I have always believed so strongly in the power of anointing. I often used the analogy of a knight going out to do the bidding of the king. If she/he is beset by robbers but has the seal of the king…his/her life is protected in the knowledge, known even by robbers that the king, if present, would protect this servant.
Our anointing, of blessing from our chrism, is sign of our Spirit’s protection that follows us wherever we go.
Our anointing calls us to acceptance of our difficulties and to fight with all our will to rise above them or to move through with them with serenity as Spirit leads.
Our anointing calls us to recognize our fears and to seek help and assistance to face them.
Our anointing calls us to open to the natural healing processes our God has provided our body and all of God’s creation including the healing gifts of nurses and of surgeons, of therapists and of friends.
Our anointing calls us to recognize our own strength in God’s strength and to rest in God’s strength when our own strength fails us.
Our anointing calls us to look into one another’s eyes and acknowledge hurt and pain and share hurt and pain in the comforting gaze of one who will go there with us and bolster our efforts.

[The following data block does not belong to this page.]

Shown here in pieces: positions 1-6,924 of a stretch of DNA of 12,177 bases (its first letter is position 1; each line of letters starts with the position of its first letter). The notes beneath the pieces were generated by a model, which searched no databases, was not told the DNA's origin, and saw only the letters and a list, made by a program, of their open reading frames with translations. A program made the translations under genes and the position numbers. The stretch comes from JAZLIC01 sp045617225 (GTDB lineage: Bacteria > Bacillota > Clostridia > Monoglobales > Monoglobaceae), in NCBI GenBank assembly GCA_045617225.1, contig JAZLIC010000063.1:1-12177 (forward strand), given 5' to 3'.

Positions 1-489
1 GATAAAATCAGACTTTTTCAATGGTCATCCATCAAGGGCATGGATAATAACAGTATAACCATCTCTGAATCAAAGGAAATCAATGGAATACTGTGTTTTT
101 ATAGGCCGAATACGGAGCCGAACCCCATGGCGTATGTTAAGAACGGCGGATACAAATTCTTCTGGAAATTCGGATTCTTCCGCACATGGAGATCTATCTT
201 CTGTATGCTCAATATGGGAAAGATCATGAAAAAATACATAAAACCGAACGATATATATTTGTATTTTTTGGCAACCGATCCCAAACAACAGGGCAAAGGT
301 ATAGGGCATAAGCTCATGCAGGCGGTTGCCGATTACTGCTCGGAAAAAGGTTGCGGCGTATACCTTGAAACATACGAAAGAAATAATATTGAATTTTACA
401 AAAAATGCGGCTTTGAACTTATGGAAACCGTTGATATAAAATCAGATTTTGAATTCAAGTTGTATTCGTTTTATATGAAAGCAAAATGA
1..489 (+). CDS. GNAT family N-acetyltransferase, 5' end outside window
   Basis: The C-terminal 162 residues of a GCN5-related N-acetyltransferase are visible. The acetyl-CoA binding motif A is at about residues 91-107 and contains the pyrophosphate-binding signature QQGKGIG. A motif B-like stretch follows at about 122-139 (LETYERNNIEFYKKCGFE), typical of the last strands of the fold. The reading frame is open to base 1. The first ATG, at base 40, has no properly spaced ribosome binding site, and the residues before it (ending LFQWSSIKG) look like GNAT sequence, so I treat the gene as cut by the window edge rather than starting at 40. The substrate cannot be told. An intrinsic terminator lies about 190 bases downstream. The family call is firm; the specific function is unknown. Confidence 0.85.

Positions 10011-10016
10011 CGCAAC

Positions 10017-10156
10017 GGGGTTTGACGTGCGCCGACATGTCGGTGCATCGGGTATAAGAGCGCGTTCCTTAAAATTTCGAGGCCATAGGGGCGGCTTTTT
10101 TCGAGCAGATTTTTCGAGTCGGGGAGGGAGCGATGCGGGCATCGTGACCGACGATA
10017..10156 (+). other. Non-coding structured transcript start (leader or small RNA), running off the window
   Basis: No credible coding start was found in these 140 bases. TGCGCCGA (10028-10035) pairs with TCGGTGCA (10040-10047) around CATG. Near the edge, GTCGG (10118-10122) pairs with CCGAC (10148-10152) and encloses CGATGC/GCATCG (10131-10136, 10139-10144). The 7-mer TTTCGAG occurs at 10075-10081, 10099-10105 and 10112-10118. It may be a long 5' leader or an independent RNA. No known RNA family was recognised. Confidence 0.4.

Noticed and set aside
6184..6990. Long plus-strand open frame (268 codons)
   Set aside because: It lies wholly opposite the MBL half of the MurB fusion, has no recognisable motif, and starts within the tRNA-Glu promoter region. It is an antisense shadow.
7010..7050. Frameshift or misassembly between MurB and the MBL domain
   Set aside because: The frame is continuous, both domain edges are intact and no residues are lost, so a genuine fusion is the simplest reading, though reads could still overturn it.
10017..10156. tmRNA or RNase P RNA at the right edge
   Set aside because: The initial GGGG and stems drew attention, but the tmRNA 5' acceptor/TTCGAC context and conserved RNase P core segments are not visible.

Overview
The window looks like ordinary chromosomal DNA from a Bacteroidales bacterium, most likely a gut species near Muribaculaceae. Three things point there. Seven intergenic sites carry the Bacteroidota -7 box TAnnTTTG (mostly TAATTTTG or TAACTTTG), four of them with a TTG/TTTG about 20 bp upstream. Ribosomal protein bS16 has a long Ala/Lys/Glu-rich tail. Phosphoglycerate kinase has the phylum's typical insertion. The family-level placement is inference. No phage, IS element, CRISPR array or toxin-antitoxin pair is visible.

Our anointing calls us to find strength deeper than we knew existed and share that strength with others whose needs are not so obvious but pressing none the less.
Have you ever had your feet rubbed by another? You thought you were just fine but realized after that a foot rub was exactly what you needed. You feel compelled to offer or receive a foot rub again.
So it is with anointing. It is often the sacrament we didn’t know we needed.
In our culture, pain is seen as something to be avoided at all costs. I have spoken with my husband about end of life decisions around pain. As I decided in childbirth, I do not want the pain taken away when my life ends. I want to, if able, decide that some pain medication may help me be present. I want to be present with the necessary pain. I want to provide the opportunity that Christ provided Mary: to look deeply into the eyes of the suffering and find love.
Not, of course, suffering for sufferings sake. But in a world of free will suffering does occur. When suffering occurs, as I heard Bill and Melinda Gates say in a video of a commencement speech they presented together, I want be an individual and raise individuals who: “do not look away”.
As Church, when we anoint, we “do not look away”. We look deeply into one another’s eyes. We recognize the Chrism/The Spirit with us together. We recognize the love that entwines our fear, lifts up our hope, and calls us to fight for change or rest in acceptance. We love wholy.